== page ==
4. Synthesis and crystallization

Stoichiometric amounts of NaNO3, CuO, In2O3 and NH4H2PO4 as precursors in the molar ratio 1:1:0.5:2 were ground in an agate mortar and pre-heated at 473 and 673 K in a platinum crucible to eliminate gaseous products. The resulting powder was subsequently heated to a temperature of 1473 K. The product was then cooled to room temperature at a rate of 5 K h−1. The obtained product contained green single crystals corresponding to the title phosphate.

5. Refinement

Crystal data, data collection and structure refinement details are summarized in Table 1[link].

Table 1
Experimental details

Crystal data
Chemical formula NaCuIn(PO4)2
Mr 391.29
Crystal system, space group Monoclinic, P21/n
Temperature (K) 296
a, b, c (Å) 8.2563 (3), 10.1382 (4), 8.8060 (3)
β (°) 114.444 (1)
V3) 671.03 (4)
Z 4
Radiation type Mo Kα
μ (mm−1) 7.16
Crystal size (mm) 0.34 × 0.25 × 0.19
 
Data collection
Diffractometer Bruker X8 APEX Diffractometer
Absorption correction Multi-scan (SADABS; Krause et al., 2015[Krause, L., Herbst-Irmer, R., Sheldrick, G. M. & Stalke, D. (2015). J. Appl. Cryst. 48, 3-10.])
Tmin, Tmax 0.528, 0.747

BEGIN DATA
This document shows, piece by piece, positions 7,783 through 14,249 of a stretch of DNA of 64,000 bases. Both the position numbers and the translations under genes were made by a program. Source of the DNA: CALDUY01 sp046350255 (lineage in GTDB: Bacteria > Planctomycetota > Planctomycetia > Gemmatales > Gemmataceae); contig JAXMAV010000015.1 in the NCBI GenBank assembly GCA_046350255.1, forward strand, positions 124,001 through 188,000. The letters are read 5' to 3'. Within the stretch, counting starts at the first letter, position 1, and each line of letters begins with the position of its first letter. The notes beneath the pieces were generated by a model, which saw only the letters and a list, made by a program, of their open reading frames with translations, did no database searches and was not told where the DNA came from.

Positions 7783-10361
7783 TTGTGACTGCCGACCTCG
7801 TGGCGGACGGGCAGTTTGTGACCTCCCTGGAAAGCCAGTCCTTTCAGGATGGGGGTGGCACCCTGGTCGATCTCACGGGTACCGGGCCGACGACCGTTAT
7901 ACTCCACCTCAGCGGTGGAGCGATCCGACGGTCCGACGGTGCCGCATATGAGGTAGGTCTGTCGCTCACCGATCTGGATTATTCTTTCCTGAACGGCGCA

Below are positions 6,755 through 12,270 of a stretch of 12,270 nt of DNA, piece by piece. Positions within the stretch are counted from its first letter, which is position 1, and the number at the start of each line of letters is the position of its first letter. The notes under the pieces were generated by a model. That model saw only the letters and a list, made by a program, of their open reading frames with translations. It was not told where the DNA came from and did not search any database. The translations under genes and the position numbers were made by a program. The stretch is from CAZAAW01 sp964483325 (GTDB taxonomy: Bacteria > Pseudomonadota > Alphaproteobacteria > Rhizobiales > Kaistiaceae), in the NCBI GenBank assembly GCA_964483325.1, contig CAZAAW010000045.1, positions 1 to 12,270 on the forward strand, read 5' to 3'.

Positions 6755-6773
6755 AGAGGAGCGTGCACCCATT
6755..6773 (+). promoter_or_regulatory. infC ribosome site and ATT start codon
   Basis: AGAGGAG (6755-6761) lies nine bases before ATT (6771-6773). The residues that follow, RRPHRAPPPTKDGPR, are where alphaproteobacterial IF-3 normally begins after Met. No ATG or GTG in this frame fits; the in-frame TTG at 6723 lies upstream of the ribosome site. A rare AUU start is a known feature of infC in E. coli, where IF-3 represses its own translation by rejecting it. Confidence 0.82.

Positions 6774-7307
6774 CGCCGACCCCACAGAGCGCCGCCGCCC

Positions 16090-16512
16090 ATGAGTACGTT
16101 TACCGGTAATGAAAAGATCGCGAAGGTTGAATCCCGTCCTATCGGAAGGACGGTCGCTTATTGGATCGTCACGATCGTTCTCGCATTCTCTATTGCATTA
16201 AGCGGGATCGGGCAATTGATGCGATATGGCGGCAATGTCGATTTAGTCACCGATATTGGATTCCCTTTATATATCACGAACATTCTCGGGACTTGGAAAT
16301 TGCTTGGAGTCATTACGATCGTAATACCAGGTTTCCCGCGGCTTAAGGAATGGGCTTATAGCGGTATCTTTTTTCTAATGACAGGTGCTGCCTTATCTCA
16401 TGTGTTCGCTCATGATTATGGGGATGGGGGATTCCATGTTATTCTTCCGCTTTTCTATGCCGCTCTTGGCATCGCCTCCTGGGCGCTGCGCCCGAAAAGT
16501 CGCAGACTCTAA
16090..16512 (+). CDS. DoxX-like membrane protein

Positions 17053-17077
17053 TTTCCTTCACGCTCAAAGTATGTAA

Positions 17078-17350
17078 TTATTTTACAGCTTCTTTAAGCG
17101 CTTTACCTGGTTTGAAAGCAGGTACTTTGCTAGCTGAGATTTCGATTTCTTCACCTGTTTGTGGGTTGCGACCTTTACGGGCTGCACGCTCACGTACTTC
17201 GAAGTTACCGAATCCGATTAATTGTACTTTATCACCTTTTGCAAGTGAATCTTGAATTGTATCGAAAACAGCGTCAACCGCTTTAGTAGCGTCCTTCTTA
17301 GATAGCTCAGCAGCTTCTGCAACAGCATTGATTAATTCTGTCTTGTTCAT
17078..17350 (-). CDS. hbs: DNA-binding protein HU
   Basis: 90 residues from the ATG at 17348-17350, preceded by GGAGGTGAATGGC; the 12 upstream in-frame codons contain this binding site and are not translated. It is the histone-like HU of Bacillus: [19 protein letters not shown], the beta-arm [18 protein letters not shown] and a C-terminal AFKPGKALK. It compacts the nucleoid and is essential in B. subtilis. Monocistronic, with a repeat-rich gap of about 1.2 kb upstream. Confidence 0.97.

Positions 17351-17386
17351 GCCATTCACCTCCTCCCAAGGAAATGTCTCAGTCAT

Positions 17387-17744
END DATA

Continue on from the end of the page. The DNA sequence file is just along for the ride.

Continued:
No. of measured, independent and observed [I > 2σ(I)] reflections 24292, 3106, 2996
Rint 0.026
(sin θ/λ)max−1) 0.820
 
Refinement
R[F2 > 2σ(F2)], wR(F2), S 0.013, 0.033, 1.11
No. of reflections 3106
No. of parameters 119
Δρmax, Δρmin (e Å−3) 0.66, −0.59
Computer programs: APEX2 and SAINT (Bruker, 2009[Bruker (2009). APEX2 and SAINT. Bruker AXS Inc., Madison, Wisconsin, USA.]), SHELXT2014/5 (Sheldrick, 2015a[Sheldrick, G. M. (2015a). Acta Cryst. C71, 3-8.]), SHELXL2018/3 (Sheldrick, 2015b[Sheldrick, G. M. (2015b). Acta Cryst. A71, 3-8.]), ORTEP-3 for Windows (Farrugia, 2012[Farrugia, L. J. (2012). J. Appl. Cryst. 45, 849-854.]), DIAMOND (Brandenburg, 2006[Brandenburg, K. (2006). DIAMOND. Crystal Impact GbR, Bonn, Germany.]) and publCIF (Westrip, 2010[Westrip, S. P. (2010). J. Appl. Cryst. 43, 920-925.]).

Labelling of atoms and their coordinates were adapted from isotypic KCuFe(PO4)2 (Badri et al., 2011[Badri, A., Hidouri, M., López, M. L., Pico, C., Wattiaux, A. & Amara, M. B. (2011). J. Solid State Chem. 184, 937-944.]). Since not all atoms in the latter description are part of one unit cell, a translation by (z + 1) relative to the original coordinates brings all corresponding atoms inside one unit cell. Moreover, oxygen atoms O11 and O14 were translated by (x − [{1\over 2}], −y + [{1\over 2}], z − [{1\over 2}]) and (x, y, z − 1), respectively, to be linked directly to P1.

The maximum and minimum electron densities in the final difference-Fourier map are at 0.70 Å from O14 and 0.50 Å from Cu1, respectively.

Supporting information


Computing details top

Data collection: APEX2 (Bruker, 2009); cell refinement: SAINT (Bruker, 2009); data reduction: SAINT (Bruker, 2009); program(s) used to solve structure: SHELXT2014/5 (Sheldrick, 2015a); program(s) used to refine structure: SHELXL2018/3 (Sheldrick, 2015b); molecular graphics: ORTEP-3 for Windows (Farrugia, 2012), DIAMOND (Brandenburg, 2006); software used to prepare material for publication: publCIF (Westrip, 2010).